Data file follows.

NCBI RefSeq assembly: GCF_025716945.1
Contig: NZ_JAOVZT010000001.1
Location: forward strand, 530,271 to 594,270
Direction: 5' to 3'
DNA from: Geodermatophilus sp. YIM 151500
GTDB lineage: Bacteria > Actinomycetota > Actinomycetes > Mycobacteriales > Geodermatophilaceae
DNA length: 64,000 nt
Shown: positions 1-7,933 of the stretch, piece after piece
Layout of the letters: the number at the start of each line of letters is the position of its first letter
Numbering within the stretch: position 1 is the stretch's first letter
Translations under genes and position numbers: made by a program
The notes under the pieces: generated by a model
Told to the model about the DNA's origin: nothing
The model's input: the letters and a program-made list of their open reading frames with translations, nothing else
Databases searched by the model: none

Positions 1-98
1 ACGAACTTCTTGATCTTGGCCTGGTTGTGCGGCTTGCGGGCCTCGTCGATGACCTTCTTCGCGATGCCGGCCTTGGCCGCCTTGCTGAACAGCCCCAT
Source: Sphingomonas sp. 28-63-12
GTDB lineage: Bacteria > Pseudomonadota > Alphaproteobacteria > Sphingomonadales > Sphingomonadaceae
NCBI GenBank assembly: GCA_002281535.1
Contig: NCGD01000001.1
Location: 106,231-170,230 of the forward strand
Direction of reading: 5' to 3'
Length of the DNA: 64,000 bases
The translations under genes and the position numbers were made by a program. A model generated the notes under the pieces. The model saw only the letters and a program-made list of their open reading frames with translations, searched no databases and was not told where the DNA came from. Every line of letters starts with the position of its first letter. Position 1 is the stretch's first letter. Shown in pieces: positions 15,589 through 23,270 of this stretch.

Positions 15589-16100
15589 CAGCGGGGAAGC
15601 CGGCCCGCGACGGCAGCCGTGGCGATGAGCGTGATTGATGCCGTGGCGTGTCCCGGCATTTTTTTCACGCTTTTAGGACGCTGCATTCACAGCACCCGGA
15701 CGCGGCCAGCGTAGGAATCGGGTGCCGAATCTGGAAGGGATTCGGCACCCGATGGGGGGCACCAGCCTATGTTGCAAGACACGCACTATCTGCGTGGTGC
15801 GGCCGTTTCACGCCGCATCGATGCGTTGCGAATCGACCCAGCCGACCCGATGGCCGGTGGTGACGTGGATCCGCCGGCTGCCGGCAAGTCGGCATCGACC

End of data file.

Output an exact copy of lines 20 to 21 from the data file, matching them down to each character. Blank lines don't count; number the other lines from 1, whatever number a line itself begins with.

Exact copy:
NCBI GenBank assembly: GCA_002281535.1
Contig: NCGD01000001.1